Read the article:

  1. Introduction
  2. Brain and context
  3. Other theories
  4. Examples
  5. Chaotic emotions
  6. Left and right
  7. The observing self »
  8. Organising idea
  9. References

The REM state

Caetextia and CFS

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The observing self

For some years, whilst teaching psychotherapy, we have been using the term observing self — awareness of awareness itself. The observing self is different from our thinking self, emotional self or functioning (physical) self. It is outside these, yet experiences all of them. Arthur Deikman expressed this beautifully as follows: “The most important fact about the observing self is that it is incapable of being objectified. The reader is invited to try and locate that self to establish its boundaries. The task is impossible; whatever we can notice or conceptualise is already an object of awareness, not awareness itself, which seems to jump a step back when we experience an object. Unlike every other aspect of experience — thoughts, emotions, desires, and functions — the observing self can be known but not located, not ‘seen’.”10

The observing self is a waking state in which we dissociate from the external world and become aware of being aware, entering the daydreaming (REM) state just enough to allow us to review different aspects of reality — to see multiple contexts. But if we were to become absorbed to the same extent as when we are dreaming, our sense of reality would disappear. While daydreaming, our brains are still contextually aware, so that, when we stop introspecting, we know very quickly where we are and can reorient ourselves. Whereas, in the dream state, we are totally ‘associated’: completely lost in the dream.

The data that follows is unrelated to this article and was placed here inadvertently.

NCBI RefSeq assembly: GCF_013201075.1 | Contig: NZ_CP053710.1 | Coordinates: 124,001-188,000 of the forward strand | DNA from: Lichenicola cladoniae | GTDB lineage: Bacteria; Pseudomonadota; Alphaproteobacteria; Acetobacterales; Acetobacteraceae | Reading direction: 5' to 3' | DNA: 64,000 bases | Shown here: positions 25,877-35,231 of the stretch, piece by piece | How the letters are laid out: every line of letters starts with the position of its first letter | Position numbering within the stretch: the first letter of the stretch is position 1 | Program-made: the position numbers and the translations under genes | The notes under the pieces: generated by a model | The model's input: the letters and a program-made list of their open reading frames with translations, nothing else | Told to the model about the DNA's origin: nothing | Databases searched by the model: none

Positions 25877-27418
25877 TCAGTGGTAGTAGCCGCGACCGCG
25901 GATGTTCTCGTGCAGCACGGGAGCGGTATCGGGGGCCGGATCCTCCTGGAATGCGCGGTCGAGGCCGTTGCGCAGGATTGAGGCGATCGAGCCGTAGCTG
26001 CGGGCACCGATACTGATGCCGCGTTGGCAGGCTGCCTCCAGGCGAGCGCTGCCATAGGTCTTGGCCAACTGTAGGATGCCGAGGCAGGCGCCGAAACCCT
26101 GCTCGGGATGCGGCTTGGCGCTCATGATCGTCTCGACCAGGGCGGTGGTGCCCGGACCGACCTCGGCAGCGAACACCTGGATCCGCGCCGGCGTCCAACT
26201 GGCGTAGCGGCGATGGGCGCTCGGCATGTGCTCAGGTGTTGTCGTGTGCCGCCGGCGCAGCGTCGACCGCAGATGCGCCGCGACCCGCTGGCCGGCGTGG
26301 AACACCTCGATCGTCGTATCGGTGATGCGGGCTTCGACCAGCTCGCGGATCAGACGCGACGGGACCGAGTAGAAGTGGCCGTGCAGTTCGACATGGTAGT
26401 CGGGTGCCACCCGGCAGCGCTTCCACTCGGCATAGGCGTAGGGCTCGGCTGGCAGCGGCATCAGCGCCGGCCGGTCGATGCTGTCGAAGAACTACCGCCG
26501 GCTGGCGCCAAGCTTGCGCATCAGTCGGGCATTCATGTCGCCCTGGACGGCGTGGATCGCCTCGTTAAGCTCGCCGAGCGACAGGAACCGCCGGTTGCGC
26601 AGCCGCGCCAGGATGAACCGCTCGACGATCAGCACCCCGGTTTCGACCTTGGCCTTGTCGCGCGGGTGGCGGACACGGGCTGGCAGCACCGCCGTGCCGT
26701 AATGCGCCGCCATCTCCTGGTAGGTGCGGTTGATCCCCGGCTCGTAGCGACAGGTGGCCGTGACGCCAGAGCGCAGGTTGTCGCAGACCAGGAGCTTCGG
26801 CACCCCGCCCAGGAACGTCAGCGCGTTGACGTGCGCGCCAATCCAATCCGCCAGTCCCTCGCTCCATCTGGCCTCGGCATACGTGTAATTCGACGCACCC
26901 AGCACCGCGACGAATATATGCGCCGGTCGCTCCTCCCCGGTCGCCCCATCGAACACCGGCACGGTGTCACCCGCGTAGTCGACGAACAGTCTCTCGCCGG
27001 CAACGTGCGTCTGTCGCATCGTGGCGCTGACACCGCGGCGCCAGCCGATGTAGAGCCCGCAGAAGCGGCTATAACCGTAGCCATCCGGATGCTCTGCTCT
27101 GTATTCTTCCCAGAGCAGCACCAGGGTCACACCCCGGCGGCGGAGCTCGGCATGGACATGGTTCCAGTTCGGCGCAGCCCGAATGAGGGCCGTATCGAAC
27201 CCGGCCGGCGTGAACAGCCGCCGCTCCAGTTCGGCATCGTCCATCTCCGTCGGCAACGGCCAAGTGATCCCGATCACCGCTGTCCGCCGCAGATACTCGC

Accessing the observing self is something that caetextic people have great difficulty doing because it involves focusing on something specific and then defocusing, to see a bigger context; then, whilst holding the bigger focus in mind, focusing back down again. When we give our lectures, for example, we are totally focused on the point we are making at any one time but, every so often, we have to defocus: we must open up our minds to see where we are in terms of the work that has to be covered that day, assess whether we are being fully understood, whether it will soon be time to stop for lunch, etc. This continual process of focusing, defocusing and refocusing keeps us aware of the bigger context.

Those who struggle to see context cannot detach or dissociate. This is why certain psychotherapy techniques are ineffective with at least some caetextic clients. The powerful technique we know as the rewind technique, which can effectively neutralise even the most severe symptoms of post-traumatic stress disorder (PTSD and phobias), involves guided imagery and dissociation. First, we deliberately emotionally arouse the client, by momentarily focusing them on the traumatic memory that is bothering them, and then help them to achieve a state of physiological calm in which they are guided to defocus, so that they can view the traumatic memories in a dissociated way. The technique requires the client to set up two different streams of attention: seeing themselves on a screen and ‘fast forwarding’ through the traumatising event(s), and going backwards very fast through the same event(s), until there is no longer emotional arousal associated with the memories. This technique, when correctly carried out, is highly successful for most people, leading to a cessation of their post-traumatic stress symptoms, such as panic attacks and nightmares; however, it doesn’t seem to work for many people with caetextia. That must be because the process is dependent on the patient’s ability to maintain different perspectives simultaneously.

Organising idea »